Publication: Jonas Rist, Kim Klyssek, Nikolay M. Novikovskiy, Max Kircher, Isabel Vela-Pérez, Daniel Trabert, Sven Grundmann, Dimitrios Tsitsonis, Juliane Siebert, Angelina Geyer, Niklas Melzer, Christian Schwarz, Nils Anders, Leon Kaiser, Kilian Fehre, Alexander Hartung, Sebastian Eckart, Lothar Ph. H. Schmidt,1 Markus S. Schöffler, Vernon T. Davis, Joshua B. Williams, Florian Trinter, Reinhard Dörner,1 Philipp V. Demekhin, Till Jahnke: Measuring the photoelectron emission delay in the molecular frame. Nat Commun 12, 6657 (2021). https://doi.org/10.1038/s41467-021-26994-2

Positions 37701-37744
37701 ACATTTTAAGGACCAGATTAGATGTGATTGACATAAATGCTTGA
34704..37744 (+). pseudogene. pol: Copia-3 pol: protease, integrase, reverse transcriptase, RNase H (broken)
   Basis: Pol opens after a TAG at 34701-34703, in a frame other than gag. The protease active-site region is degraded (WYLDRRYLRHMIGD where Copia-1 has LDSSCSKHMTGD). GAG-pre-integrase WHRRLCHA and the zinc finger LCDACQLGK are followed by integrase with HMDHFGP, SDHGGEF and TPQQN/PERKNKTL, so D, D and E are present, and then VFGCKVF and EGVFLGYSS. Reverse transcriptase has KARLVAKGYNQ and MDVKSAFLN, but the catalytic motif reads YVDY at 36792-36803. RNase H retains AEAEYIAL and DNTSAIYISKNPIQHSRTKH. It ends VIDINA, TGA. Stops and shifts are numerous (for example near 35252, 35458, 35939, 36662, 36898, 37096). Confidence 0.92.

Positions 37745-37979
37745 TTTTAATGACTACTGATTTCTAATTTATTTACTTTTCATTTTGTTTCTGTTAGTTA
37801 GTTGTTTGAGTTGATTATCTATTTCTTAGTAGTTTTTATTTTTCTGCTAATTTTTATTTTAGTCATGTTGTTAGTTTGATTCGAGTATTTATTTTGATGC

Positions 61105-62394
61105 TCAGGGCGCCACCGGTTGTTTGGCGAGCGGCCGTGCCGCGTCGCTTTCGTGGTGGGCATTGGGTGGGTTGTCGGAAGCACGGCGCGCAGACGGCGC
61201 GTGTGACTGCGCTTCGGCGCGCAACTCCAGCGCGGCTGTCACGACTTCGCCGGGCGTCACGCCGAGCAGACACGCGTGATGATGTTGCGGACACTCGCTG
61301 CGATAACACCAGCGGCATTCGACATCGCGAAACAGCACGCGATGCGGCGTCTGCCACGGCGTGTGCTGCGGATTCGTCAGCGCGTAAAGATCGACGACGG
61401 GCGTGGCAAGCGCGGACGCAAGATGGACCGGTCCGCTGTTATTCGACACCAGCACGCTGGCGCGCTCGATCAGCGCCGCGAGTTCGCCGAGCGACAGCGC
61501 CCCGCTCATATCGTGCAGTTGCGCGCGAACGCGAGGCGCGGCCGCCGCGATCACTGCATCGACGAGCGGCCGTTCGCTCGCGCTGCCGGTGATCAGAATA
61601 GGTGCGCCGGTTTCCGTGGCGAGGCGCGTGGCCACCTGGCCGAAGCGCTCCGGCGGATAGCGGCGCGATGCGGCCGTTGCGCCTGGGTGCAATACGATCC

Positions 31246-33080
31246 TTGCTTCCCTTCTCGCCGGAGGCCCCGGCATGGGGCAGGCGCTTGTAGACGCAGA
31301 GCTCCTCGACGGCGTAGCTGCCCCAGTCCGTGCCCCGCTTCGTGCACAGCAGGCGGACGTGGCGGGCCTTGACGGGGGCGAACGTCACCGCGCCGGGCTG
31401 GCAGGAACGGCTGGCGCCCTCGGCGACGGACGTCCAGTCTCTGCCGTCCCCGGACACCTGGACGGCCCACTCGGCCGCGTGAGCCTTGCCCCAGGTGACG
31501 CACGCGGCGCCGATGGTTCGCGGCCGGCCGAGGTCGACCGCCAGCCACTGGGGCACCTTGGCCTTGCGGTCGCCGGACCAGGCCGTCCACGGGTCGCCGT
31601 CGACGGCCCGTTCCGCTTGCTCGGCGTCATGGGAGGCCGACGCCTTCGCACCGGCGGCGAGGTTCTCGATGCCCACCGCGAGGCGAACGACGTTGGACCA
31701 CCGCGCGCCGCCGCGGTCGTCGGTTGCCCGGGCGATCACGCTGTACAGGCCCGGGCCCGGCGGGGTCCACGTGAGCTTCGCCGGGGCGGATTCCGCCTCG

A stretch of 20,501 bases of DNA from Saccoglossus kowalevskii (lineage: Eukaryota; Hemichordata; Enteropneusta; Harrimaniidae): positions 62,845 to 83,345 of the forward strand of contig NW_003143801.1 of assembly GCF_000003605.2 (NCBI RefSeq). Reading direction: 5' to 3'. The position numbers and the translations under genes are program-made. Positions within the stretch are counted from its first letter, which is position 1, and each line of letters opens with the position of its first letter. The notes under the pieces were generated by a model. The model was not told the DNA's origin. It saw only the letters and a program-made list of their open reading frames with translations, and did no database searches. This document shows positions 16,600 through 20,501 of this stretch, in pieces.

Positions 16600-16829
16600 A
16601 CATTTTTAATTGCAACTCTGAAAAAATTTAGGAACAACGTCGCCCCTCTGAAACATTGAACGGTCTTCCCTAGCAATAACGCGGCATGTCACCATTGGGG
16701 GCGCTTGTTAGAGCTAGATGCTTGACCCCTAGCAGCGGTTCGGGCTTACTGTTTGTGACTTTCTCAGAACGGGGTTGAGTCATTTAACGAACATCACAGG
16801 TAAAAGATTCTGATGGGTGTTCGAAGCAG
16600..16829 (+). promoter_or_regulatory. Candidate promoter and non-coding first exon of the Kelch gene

High-tech: COLTRIMS reaction microscope at electron storage ring BESSY II, Helmholtz-Zentrum Berlin für Materialien und Energie (HZB). Photo: Miriam Weller, Goethe University Frankfurt
Ph.D. student Jonas Rist, Goethe University Frankfurt. Photo: Alexander Hartung, Goethe University Frankfurt
Prof. Dr. Till Jahnke
European XFEL and
Institute for Nuclear Physics, Goethe University Frankfurt, Germany
Tel.: + 49 (0)69-798 47023 (Office)